Kenyatta Louder looks to make noise
Kenyatta Louder takes a contested shot with defender in front of him

Kenyatta Louder takes a contested shot with defender in front of him

Jesse Gonzalez 


“If you had one shot or one opportunity to seize everything you wanted, in one moment, would you capture it or just let it slip?” These lines start off Eminem’s Grammy-Award-Winning song “Lose Yourself,” This song shares the message that opportunities are disguised in many different ways, and you may never know where one chance may end up leading you. Third-year Forward Kenyatta Louder’s journey from his childhood to becoming the leading player for Whittier College’s Men’s Basketball team is one that he always reflects back on. Before talking, he takes a slight pause as he looks outside of a window inside my office. Then, Louder said, “I feel that God puts you in a place that he feels is the best spot for you, and I believe in that.”

After transferring from Rio Hondo College, he considers his first year at Whittier a success. After winning the Southern California Intercollegiate Athletic Conference (SCIAC) player of the week on Jan. 28 and was named to All-SCIAC second-team it is easy to agree with him. Louder finished the 2018 – 19 basketball season, leading his team in points and rebounds. He averaged 16 points per game, shooting 44.8 percent from the field and 37.1 percent from the three-point area. “[SCIAC player of the week] is an honor to be recognized among all the other players in the conference,” said Louder. “But, to be honest, I got snubbed for First-team All SCIAC in my opinion. I take that as motivation and I am coming for everything that I didn’t get this year – even conference Most Valuable Player.” 

Louder has his mind set for next year’s season. Louder put on a show at Dave Jacobs Court for the final home game of the regular season on Feb. 19 as a reminder that he is on the hunt and wants to make noise for next year’s teams to watch out. Scoring 41 points and 24 rebounds, Louder made sure to end the season on a high note. “[Going into the game], I was not stat chasing, but I wanted to lead the conference in rebounds. That was my goal for the game. I knew I had to get 15 rebounds to lead the conference,” said Louder. “I made my first basket, and then the basket just opened up and looked like an ocean.” Eight minutes into the game, Louder had a double-double with 20 points and 10 rebounds. “I turned to my teammate, [third-year] Jesus [Zesati], and told him I was going to get 40.” The crowd would erupt when he scored. “It was the second greatest performance I have witnessed live,” said second-year Whittier College Sports Network Broadcaster Eric Dutra.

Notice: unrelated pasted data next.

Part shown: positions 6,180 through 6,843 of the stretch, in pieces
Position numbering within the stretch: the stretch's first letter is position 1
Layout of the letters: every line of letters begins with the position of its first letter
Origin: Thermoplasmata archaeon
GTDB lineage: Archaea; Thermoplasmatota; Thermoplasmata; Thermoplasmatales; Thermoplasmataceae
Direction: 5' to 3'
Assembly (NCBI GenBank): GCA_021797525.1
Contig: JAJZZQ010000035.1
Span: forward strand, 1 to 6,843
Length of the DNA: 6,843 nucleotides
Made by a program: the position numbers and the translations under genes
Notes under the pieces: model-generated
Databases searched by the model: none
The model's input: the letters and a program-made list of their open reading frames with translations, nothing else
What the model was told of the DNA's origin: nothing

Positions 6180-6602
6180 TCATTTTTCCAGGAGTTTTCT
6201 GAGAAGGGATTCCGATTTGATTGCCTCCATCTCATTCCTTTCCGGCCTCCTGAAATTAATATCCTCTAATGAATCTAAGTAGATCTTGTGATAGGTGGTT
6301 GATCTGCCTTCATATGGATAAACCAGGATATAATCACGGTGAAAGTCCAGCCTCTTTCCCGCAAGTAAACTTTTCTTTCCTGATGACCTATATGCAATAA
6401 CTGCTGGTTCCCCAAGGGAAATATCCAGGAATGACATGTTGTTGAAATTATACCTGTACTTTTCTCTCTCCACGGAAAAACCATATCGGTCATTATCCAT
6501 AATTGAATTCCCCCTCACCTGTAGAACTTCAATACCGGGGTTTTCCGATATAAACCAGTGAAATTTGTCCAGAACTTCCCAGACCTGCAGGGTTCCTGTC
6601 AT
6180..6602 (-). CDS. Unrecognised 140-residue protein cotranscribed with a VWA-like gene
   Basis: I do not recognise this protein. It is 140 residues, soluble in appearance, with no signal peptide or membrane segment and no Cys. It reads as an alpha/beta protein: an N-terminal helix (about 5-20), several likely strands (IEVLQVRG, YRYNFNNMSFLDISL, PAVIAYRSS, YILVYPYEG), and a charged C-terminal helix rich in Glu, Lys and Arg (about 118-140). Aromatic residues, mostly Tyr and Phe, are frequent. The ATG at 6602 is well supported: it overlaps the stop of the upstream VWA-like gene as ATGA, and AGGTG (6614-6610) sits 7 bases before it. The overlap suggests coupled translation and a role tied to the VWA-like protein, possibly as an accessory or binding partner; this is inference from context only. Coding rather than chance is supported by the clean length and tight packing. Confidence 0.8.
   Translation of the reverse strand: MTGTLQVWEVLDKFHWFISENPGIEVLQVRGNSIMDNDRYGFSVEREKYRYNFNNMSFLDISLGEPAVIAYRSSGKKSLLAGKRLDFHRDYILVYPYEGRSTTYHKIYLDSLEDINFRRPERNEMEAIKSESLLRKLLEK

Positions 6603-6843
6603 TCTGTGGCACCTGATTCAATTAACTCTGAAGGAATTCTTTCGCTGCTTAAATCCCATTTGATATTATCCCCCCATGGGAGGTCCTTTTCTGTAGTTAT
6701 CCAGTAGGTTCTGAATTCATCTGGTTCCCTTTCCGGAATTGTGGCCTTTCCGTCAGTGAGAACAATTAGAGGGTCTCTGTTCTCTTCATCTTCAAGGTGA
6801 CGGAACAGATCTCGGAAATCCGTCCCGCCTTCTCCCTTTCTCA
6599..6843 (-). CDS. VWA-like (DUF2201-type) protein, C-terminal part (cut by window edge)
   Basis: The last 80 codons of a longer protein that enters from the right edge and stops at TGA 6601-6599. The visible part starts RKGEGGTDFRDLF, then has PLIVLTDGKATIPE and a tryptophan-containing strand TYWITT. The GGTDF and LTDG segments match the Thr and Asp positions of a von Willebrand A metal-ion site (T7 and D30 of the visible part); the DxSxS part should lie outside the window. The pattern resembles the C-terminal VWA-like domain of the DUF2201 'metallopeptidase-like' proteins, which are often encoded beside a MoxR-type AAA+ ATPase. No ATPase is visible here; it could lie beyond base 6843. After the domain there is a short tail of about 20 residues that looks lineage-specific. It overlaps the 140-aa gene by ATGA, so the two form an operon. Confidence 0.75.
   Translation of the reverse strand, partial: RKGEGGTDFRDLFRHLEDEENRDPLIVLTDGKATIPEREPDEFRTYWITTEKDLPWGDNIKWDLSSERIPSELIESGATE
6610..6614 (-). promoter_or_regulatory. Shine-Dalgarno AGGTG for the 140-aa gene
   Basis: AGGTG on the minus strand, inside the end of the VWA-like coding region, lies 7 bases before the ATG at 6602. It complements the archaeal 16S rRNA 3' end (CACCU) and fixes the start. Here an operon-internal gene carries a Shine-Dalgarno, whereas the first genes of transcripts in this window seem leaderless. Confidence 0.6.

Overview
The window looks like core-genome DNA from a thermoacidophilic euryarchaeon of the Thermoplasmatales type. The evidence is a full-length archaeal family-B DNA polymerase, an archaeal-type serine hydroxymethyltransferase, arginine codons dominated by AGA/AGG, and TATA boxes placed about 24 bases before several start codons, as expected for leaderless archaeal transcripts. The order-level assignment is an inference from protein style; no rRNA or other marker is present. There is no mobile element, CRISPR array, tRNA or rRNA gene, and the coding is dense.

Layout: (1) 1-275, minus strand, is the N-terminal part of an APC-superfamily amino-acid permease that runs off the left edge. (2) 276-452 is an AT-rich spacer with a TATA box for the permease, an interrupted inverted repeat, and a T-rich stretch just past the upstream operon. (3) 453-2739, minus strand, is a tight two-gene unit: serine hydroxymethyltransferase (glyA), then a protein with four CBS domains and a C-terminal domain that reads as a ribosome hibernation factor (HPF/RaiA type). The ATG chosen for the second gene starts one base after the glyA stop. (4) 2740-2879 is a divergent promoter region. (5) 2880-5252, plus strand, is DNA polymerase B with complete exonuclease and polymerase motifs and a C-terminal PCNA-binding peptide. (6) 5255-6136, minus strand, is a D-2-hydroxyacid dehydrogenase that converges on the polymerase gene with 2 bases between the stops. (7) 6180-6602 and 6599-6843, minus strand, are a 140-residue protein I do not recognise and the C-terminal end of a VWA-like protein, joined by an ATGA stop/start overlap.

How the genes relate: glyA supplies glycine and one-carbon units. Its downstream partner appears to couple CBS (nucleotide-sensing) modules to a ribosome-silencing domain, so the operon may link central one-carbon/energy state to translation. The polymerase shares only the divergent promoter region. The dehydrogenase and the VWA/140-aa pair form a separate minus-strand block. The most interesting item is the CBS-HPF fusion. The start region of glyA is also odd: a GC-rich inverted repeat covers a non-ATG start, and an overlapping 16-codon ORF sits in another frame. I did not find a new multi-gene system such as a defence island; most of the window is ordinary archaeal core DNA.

As the buzzer sounded, putting an end to the game and the season, Louder reflected on his journey as a child growing up from Compton to now, having his performance be top of the list in most points in a game for men’s basketball. Basketball was not the first sport he began playing; he started off playing on a baseball diamond at the age of nine; “I got tired of playing baseball. It was slow and boring to me. I liked playing [baseball], but watching [the games] was so slow,” said Louder. “I hit middle school, and I started playing basketball, and I just fell in love with it from there. I just love the game, and playing felt so good. It took me away from outside [activities] that I could be getting into.”